The gods did share the foot of the mountain,
a home for Ramana to host the stars,
pilgrims feel him close under their bare feet,
a silence hovers in every small bush,
the personal then falls by the wayside,
or lost in dust and grime of market place,
a mountain bridges heaven and the earth
a long finger has nowhere left to point.
Adventure up the stony path unwinds,
a view that speaks of more than what it is,
as the great hawk kisses the skies’ blueness.
The mountain shows produce in the market,
a bustle, and hustle, shouts and fumes too,
a mountain and a market paths are shared,
who will split up a heaven from the earth?
A barren mountain, brown tones with shadows,
as hard pressed footsteps, ascend and descend,
to confirm the mountain meets the market.
Fresh journeys make their way up the path
and make the same journey down the same path.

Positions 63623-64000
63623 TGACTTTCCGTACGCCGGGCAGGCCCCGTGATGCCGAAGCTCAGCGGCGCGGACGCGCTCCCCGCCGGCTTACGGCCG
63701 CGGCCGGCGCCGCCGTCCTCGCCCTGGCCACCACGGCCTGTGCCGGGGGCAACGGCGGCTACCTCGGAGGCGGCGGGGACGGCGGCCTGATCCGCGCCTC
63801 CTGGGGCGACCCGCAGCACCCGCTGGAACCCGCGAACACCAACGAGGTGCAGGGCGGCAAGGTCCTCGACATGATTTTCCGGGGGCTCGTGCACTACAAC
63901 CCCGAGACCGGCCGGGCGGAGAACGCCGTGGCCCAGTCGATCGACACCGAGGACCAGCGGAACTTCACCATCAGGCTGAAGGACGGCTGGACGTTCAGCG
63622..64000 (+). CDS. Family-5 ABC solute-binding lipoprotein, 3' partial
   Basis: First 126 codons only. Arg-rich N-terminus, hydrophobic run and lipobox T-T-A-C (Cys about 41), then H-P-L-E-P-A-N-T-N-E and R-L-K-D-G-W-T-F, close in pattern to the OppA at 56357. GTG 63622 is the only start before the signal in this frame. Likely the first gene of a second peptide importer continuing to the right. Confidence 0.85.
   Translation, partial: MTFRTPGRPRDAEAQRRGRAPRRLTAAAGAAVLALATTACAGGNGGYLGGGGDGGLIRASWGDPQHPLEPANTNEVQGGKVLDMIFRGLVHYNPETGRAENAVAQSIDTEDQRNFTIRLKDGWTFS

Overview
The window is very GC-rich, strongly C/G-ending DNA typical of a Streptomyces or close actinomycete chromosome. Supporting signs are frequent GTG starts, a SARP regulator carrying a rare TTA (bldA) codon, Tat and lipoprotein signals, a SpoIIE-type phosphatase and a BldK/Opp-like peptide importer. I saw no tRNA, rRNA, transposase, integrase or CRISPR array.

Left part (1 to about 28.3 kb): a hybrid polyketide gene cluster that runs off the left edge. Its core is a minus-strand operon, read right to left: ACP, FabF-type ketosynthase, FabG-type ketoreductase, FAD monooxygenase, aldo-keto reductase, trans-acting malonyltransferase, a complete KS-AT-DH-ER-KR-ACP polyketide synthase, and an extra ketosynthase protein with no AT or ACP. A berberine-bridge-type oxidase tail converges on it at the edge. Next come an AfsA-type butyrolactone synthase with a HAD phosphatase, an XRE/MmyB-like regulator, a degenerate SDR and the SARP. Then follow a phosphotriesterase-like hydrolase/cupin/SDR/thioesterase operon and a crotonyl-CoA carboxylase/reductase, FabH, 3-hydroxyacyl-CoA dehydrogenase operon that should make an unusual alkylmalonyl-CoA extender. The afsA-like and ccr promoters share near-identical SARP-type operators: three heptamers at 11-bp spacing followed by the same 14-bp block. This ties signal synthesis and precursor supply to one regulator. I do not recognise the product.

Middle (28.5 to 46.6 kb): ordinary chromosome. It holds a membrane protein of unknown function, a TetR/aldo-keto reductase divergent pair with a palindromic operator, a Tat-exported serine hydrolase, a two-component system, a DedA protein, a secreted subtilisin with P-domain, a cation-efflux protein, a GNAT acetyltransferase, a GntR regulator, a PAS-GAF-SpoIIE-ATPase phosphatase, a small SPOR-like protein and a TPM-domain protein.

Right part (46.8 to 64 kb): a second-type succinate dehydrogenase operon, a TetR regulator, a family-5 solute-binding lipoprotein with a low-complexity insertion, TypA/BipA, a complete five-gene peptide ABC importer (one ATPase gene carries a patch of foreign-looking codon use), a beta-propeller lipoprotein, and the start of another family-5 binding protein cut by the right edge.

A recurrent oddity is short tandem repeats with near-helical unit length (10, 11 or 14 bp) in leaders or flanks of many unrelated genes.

The market is no longer the market,
the mountain is no longer the mountain,
no gap exists from peak to stall.
As Ramana ceases to be Ramana,
the seeker ceases to be the seeker,
no longer anything left to divide.
The seeker has come home.
Peace makes itself felt in Ramana’s hall
while the seeker is nowhere to be found
so the sought is neither above or below.
Ah. So liberating ….
Ramana Maharshi (1879 – 1950), a precious 20th century saint of India,
lived most of his life at the foot of Arunachala,
a high hill just outside the town of Tiruvanamalai in South India.
Ramana gave succinct teachings on a liberated life
in the palpable silence of his modest satsang room.
He showed the emptiness of duality without holding to non-duality.
Krishna, the wise God of India said: “The self of one is the self of all.”
Similarities and differences are mere presentations.